This week has shown that all over the world, sportspeople are taking their stand against racism. The protests have stemmed from the most recent showcase in the wave of police brutality which seems to be more and more prevalent. In this particular case, the shooting of Jacob Blake, a 29-year-old black U.S citizen, by police who were ‘trying to detain him’.
This past Thursday (8/27/20), we saw the MLB players from the New York Mets and the Miami Marlins take their stand by coming on to the pitch, as though they were preparing to play, take 42 seconds of silence, followed by both teams leaving the field, with one of the Miami players leaving a Black Lives Matter t-shirt on home plate. This was 1 of 7 Major League Baseball games that are reported to be postponed.
In the NFL, Baltimore Ravens players are demanding the arrest of the police officer who shot Jacob and also the arrest of another officer who was involved in another incident that killed Breonna Taylor, an African-American emergency medical technician. The
In the U.K, we have seen far more diluted versions of protest, but nonetheless, players in Rugby Union’s English Premiership. Took the knee as a sign of respect to their fellow athletes on the other side of the world. Although this was optional to the players, many did pay respect to this action.
All of these protests that have happened are all in the name of an honorable cause. The police brutality, particularly in the past 30 years has kept on getting worse and worse and it’s good to see that there is finally some traction being gained in this movement. However, I want to keep our feet on the ground and help us remember some unfortunate truths.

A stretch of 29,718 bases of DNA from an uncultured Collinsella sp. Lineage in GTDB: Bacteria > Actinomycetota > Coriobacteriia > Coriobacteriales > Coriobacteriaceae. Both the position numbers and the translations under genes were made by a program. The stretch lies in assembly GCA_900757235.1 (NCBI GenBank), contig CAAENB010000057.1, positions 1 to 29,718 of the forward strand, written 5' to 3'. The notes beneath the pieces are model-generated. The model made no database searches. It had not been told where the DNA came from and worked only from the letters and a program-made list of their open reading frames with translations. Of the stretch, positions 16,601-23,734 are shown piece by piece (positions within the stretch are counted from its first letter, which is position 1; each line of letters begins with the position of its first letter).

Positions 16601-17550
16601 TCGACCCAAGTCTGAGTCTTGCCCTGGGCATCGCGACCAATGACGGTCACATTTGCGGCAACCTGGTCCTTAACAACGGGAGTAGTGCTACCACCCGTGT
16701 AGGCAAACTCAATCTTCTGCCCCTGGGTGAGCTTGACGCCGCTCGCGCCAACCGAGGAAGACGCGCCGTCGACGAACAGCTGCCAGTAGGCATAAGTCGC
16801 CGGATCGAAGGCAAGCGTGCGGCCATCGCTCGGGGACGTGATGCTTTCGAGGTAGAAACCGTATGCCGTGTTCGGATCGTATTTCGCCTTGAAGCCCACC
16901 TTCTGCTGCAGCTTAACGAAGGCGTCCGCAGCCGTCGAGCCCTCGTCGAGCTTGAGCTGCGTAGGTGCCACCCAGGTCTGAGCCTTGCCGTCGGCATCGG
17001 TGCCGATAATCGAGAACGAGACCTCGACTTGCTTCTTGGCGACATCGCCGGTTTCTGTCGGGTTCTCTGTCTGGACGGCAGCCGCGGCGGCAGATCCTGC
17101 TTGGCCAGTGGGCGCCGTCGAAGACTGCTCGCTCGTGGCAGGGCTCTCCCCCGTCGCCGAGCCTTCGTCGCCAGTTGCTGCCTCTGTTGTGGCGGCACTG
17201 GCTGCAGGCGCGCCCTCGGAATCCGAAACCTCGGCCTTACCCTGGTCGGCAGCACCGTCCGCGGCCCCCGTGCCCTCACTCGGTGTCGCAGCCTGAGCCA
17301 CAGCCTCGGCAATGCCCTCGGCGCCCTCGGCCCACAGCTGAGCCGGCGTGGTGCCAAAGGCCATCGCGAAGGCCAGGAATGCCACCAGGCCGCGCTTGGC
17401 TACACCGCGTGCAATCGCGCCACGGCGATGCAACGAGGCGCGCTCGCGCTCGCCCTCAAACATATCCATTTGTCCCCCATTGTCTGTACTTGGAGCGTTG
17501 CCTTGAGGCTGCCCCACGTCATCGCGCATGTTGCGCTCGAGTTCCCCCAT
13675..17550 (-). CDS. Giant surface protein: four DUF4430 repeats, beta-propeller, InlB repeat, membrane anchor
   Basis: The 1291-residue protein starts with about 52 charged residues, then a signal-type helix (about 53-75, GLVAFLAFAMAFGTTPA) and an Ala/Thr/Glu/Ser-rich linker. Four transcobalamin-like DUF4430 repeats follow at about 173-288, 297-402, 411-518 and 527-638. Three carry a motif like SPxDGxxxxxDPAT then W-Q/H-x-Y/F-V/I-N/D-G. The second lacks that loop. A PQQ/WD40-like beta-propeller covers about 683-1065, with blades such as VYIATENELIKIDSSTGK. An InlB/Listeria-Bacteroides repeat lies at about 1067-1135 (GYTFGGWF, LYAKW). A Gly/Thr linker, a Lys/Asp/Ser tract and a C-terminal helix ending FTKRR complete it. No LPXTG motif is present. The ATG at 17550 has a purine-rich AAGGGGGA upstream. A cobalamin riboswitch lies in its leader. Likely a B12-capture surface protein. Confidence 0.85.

We as a society have had many moments in which change is possible and still the same problem is there. For instance, in the 1990s, the Rodney King beatings were the topic of the moment and that was a time that we really could have made some societal changes but we end up with similar or worse cases happening. Why is this?
As a white male, I understand I have certain privileges without even having to do anything, and, like a lot of white males, we are fairly comfortable with the normality that has been presented to us. The fight for someone else’s right to be free from persecution for their race is ‘not a problem’ for people in this situation. As we know, pretending the problem doesn’t exist is a lot easier than trying to fix it. So we choose ignorance or half-hearted support for these causes rather than actually trying to make our society better, because these problems aren’t just black or white (the colors, not the races).
If you want to change? Good! Organize your movement, propose something concrete to your local government, get the people on your side. Sure, you will be met with hatred from some people, but in the end, people are entitled to their opinions. Respect theirs and they may respect yours. One thing is for certain, the racial attacks and stereotyping we see in the U.S and throughout the world has got to stop.